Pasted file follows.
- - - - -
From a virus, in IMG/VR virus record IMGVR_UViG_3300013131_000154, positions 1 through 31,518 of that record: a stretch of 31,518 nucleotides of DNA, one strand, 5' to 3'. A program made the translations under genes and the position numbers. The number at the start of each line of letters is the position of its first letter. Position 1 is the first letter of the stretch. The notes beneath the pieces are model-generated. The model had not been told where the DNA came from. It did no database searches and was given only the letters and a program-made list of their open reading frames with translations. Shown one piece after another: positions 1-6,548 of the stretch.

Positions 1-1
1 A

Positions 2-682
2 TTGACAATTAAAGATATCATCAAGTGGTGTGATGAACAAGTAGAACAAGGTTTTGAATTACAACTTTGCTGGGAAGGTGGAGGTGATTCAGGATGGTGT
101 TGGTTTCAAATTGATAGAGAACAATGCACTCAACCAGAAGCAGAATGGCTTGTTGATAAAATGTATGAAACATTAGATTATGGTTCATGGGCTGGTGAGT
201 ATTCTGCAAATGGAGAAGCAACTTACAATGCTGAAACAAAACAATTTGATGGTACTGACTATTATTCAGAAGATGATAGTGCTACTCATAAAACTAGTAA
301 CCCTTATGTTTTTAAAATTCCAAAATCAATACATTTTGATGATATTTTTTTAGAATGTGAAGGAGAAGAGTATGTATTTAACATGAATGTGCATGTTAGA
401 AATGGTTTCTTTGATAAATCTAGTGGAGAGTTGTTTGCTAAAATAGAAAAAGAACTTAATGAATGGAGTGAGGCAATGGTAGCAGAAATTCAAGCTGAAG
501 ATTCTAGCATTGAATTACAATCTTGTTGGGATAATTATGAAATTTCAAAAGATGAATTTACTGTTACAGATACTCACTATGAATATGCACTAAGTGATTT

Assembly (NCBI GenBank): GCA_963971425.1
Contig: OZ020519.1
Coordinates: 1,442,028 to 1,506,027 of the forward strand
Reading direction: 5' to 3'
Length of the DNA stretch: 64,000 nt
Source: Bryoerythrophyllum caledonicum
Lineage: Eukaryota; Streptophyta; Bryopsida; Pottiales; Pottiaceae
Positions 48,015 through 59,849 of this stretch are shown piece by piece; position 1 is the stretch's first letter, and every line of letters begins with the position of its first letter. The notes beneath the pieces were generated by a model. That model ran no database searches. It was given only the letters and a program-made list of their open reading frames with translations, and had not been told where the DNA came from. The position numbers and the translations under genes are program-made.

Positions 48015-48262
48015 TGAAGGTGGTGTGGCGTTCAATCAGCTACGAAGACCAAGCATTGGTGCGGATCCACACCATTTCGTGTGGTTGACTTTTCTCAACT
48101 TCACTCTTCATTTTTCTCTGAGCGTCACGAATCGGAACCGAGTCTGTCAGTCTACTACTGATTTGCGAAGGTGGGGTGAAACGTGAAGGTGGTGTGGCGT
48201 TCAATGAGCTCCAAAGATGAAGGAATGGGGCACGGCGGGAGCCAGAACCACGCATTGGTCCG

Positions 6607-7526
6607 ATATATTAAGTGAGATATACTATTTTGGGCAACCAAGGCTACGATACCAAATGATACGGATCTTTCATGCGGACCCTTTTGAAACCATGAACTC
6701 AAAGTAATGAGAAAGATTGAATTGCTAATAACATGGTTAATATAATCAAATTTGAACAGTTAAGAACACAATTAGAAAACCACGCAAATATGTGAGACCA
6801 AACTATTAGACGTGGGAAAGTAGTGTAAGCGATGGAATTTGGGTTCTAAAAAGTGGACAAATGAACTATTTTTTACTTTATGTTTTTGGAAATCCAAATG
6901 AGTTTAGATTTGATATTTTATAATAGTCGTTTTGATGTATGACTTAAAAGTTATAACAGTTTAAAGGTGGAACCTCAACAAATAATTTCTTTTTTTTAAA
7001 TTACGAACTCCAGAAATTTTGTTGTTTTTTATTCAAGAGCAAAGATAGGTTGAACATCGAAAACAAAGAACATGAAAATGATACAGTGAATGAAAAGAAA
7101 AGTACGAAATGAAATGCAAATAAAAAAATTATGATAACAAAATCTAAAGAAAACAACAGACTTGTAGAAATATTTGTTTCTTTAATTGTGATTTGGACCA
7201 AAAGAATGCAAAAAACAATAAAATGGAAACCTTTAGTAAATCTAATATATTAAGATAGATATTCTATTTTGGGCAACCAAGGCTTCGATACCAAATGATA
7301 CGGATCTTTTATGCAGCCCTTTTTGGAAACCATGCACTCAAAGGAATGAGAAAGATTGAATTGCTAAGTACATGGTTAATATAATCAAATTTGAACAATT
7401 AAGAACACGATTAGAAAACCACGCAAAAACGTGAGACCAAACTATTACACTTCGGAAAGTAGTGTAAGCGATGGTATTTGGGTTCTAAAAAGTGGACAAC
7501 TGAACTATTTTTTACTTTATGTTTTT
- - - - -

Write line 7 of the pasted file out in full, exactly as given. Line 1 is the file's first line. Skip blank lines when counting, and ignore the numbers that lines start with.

201 ATTCTGCAAATGGAGAAGCAACTTACAATGCTGAAACAAAACAATTTGATGGTACTGACTATTATTCAGAAGATGATAGTGCTACTCATAAAACTAGTAA